The trading diaspora

The trading diasporaThe East India Company's observation in 1699 about the Armenians that “most certainly they are the most ancient merchants of the world” was perhaps no exaggeration.
From the beginning to the end of the pre-modern era, Armenian merchants ventured out of their homeland to different parts of Asia and Europe. They settled in important cities and ports far away from home.
And thus they created an efficient long-distance trade network with a strong link with their main centre at New Julfa, a large settlement established by Armenian refugees in Isfahan, Iran.
This “trading diaspora” of the Armenians was a unique feature of the business world of the 17th and 18th centuries.
Armenian traders took the overland route to travel to India through Afghanistan and Tibet in the 12th century.  They became the first merchants to carry back from India spices, muslin and precious stones to Europe and the Middle East.
Aware of the Armenian merchants' integrity and shrewd nose for business, Mughal Emperor Akbar invited them to settle in Agra, the imperial capital. In 1562, he married an Armenian, referred to as Mariam Zamani Begum in Abul Fazal's Ain-I-Akbari.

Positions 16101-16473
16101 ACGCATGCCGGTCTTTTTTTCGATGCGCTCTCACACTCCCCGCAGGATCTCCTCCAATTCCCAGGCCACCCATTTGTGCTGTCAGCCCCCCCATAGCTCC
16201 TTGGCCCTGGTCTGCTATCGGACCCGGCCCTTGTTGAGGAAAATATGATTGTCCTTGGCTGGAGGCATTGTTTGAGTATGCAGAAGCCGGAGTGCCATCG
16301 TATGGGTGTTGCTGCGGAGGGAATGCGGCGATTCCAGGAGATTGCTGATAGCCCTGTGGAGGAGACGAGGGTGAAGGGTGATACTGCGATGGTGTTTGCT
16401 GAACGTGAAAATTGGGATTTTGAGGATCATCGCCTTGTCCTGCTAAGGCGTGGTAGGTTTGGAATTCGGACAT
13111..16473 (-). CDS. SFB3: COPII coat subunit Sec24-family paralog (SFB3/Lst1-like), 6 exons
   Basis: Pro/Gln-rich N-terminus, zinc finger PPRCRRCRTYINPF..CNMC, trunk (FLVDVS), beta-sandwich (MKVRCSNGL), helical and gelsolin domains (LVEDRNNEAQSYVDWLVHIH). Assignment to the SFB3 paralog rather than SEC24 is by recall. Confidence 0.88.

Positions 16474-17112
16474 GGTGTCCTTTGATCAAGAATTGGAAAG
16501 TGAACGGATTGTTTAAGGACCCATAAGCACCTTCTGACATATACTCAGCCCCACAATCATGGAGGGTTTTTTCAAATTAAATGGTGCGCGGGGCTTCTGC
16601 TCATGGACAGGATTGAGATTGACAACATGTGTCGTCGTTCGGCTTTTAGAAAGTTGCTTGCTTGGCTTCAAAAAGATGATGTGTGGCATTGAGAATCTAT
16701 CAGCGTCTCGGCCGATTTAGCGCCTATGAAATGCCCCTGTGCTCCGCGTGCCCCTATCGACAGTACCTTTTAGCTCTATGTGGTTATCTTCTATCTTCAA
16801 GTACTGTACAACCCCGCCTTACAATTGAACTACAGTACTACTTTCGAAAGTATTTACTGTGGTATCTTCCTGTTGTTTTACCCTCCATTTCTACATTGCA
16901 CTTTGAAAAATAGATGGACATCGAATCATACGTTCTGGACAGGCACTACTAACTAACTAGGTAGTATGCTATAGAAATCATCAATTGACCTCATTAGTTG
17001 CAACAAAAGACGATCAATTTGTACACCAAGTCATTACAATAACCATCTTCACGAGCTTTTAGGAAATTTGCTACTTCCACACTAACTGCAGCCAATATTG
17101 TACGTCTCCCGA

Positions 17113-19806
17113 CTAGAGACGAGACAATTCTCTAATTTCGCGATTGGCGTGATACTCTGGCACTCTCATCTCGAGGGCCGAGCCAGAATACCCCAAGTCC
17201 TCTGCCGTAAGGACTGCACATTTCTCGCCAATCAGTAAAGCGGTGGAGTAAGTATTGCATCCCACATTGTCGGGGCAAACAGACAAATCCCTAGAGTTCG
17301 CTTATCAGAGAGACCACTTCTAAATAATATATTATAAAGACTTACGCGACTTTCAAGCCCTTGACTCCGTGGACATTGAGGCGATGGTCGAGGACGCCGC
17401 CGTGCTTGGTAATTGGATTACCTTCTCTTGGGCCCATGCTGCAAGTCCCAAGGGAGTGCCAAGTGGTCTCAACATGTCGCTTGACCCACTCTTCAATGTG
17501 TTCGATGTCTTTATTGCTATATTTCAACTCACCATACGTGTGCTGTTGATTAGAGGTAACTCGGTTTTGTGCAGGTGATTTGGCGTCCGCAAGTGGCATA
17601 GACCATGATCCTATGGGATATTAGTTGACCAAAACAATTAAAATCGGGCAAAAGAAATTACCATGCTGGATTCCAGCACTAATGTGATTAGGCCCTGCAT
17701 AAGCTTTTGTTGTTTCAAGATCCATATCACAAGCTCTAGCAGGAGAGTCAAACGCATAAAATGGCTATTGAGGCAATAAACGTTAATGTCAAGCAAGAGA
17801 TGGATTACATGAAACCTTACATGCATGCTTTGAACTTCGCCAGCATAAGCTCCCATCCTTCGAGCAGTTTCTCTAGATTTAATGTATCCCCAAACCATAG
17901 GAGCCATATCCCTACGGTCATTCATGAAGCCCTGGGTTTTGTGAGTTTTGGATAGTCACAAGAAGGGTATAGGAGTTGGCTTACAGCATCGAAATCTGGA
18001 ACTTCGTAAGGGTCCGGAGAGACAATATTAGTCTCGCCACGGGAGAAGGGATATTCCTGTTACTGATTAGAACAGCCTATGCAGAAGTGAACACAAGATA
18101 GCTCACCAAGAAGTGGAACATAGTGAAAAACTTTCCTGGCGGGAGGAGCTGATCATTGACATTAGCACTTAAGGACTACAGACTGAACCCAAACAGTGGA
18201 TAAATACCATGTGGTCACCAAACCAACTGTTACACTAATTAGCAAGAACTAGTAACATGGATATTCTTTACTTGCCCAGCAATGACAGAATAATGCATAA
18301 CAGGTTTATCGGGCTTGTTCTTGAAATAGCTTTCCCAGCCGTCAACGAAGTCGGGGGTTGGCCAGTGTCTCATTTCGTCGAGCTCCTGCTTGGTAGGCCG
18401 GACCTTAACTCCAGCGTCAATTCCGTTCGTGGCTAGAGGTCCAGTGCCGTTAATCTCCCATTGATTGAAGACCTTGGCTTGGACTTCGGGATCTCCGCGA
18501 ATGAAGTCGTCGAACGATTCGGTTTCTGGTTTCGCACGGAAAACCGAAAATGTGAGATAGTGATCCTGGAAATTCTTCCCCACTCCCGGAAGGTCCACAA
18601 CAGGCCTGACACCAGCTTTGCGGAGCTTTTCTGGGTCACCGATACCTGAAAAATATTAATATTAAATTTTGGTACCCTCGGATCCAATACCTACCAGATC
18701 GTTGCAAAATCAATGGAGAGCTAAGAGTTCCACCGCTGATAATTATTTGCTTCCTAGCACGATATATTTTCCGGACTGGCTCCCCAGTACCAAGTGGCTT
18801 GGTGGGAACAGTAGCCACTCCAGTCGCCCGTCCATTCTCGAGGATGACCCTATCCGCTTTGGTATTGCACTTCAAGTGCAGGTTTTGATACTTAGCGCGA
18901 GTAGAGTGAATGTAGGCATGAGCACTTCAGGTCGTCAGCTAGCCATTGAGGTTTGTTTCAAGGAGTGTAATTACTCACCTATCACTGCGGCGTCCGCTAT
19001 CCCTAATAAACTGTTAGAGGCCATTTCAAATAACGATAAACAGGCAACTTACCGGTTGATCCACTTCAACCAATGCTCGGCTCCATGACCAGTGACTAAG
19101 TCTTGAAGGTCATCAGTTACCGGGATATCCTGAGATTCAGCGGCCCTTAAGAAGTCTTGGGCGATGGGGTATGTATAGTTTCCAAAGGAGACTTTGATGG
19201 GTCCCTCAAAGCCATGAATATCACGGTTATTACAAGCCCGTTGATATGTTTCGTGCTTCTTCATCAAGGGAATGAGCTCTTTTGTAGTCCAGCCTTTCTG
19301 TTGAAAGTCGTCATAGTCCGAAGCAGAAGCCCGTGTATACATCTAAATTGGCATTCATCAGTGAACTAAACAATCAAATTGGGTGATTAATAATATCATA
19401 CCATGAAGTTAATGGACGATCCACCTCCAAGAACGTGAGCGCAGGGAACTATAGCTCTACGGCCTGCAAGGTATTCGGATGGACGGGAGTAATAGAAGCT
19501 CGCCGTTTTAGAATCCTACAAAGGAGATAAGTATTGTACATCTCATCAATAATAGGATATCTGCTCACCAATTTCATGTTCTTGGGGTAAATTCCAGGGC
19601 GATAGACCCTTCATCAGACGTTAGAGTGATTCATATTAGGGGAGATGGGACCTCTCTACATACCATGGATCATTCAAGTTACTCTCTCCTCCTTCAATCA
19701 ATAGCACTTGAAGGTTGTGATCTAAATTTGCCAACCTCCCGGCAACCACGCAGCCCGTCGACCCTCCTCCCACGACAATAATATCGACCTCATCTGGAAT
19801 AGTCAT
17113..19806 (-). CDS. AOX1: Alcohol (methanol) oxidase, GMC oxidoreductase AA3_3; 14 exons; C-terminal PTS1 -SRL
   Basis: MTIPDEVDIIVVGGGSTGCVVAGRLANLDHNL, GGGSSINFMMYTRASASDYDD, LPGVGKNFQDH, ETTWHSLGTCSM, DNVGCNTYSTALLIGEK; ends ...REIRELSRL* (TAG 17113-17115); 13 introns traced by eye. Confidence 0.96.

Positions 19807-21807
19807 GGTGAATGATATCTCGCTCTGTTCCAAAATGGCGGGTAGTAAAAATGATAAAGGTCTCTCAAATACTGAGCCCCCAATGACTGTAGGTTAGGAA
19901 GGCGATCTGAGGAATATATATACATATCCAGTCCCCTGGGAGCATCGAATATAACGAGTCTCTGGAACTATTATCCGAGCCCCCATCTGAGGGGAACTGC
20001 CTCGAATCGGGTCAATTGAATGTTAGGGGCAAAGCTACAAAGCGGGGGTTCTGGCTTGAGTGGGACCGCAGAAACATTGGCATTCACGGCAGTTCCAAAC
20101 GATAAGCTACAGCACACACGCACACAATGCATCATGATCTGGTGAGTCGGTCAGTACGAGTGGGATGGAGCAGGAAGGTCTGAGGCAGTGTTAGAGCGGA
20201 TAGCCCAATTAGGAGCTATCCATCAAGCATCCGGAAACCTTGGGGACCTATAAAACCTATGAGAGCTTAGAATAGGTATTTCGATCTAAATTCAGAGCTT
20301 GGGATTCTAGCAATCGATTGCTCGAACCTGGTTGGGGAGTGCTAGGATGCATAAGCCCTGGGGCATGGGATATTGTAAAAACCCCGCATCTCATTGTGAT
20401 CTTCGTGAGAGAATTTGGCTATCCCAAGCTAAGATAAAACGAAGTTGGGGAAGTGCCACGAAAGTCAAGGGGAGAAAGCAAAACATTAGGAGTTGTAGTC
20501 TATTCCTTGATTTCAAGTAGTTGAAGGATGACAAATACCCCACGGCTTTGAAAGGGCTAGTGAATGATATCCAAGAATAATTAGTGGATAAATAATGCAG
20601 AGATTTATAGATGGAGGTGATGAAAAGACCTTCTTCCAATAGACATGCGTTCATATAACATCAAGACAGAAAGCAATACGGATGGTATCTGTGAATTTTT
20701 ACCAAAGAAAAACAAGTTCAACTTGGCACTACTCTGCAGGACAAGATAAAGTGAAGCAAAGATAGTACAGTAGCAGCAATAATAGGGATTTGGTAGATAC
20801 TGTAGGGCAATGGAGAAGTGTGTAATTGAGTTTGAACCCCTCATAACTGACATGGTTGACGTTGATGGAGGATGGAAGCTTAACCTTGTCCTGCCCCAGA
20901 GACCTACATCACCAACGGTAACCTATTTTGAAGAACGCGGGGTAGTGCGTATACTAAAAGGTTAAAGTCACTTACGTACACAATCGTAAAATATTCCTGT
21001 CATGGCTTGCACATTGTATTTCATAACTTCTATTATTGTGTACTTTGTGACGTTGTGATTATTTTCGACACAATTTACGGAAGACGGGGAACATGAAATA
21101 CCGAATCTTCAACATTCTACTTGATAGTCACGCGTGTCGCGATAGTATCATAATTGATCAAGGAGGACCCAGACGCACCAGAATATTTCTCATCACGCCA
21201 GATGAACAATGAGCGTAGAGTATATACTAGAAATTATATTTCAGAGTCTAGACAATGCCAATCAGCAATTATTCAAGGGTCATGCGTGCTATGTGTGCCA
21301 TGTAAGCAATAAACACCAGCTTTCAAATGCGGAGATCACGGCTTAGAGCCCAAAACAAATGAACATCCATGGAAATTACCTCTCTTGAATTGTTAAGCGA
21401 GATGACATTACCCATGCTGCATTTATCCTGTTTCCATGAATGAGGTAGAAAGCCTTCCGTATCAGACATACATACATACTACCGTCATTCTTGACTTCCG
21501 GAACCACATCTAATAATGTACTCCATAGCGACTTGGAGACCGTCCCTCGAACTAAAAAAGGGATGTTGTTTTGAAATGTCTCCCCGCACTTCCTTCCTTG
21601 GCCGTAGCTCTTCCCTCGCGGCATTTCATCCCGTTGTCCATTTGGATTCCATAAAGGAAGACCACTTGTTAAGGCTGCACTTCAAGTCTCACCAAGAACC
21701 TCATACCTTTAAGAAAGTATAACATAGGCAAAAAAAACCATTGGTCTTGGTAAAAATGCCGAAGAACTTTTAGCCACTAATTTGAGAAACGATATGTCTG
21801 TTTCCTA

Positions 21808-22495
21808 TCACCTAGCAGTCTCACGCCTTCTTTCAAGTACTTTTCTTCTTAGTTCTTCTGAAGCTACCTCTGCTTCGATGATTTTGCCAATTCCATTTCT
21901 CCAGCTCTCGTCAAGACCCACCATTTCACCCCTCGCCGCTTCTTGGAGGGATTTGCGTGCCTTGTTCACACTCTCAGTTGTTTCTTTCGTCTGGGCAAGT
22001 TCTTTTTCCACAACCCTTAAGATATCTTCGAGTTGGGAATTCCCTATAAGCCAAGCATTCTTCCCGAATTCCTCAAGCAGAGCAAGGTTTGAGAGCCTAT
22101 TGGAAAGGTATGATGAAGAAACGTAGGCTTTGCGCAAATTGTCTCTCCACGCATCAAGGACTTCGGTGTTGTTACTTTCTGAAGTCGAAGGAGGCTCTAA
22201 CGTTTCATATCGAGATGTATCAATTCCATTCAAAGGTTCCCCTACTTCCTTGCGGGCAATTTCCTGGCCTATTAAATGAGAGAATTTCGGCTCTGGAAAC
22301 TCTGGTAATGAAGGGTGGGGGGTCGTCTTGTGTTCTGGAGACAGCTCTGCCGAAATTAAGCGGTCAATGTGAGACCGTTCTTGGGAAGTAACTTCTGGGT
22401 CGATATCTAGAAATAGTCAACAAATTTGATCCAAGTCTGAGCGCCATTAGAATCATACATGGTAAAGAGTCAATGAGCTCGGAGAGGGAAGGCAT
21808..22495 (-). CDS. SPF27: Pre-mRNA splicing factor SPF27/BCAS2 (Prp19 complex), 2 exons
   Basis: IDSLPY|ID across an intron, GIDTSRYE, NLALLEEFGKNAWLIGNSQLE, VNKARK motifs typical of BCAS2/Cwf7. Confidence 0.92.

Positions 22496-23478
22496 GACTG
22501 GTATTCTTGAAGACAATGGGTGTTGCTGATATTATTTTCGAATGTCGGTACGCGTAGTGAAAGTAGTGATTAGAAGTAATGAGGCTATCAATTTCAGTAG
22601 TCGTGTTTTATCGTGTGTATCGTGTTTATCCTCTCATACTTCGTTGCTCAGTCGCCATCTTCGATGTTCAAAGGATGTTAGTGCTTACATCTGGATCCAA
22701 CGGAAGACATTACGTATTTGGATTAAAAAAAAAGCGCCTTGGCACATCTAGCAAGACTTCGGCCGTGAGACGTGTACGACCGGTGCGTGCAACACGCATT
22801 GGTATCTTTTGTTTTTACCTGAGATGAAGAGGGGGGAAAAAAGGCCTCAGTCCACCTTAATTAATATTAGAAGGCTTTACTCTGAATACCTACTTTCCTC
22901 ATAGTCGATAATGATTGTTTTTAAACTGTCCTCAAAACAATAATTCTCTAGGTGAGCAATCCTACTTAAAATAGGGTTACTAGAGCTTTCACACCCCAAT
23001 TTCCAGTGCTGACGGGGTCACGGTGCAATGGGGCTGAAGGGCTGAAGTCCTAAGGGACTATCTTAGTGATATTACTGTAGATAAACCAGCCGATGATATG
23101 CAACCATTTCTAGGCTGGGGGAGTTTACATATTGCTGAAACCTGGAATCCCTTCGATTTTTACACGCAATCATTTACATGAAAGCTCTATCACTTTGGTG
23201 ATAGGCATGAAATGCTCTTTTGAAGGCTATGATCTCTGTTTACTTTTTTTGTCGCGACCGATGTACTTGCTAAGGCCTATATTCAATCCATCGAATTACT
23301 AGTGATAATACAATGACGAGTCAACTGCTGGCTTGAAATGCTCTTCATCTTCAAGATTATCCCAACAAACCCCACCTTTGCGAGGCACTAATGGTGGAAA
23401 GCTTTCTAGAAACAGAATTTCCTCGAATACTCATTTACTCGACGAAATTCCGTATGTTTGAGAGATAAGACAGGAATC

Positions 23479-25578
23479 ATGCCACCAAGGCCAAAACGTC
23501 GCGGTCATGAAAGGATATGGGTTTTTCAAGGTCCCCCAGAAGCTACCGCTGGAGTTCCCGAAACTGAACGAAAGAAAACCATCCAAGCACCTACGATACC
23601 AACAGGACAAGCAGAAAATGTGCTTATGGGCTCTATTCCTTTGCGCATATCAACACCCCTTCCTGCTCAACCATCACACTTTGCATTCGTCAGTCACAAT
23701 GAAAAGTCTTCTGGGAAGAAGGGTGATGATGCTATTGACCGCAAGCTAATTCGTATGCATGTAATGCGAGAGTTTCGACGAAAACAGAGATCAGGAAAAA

Some records show Armenian traders came to Dhaka around 1613, soon after it became the capital of Mughal Bengal. In the beginning, textile trade was their main prop of the city.
The Armenians were the first, not the Europeans or other Asians to foresee the bright prospects of jute in Dhaka. They are reputed to be the pioneers of jute trade here in the second half of the 19th century.
Some Armenians in Dhaka shifted to landholding in the late 18th century in the wake of the decline in textile trade following the British conquest of Bengal in 1757.
The Armenian community contributed a lot to the civic life of Dhaka. It was Nicholas Pogose, an Armenian Zaminder, who founded the first private school, Dhaka Pogose School, in 1848. The school is still running.
Armenian merchant Shircore, the founder of GM Shircore & Sons, pioneered transport “revolution” by introducing hackney carriage. The business house was probably responsible for popularising tea in Dhaka.
The Armenians were also pioneers in introducing European and British goods in Dhaka and in setting up western-style departmental stores. CJ Manook, GM Shircore, JA Minas, and Anania were some of the prominent Armenians to open big stores in the city.
Sources:, and works of Sushil Chaudhury

Compiled by Wide Angle Desk


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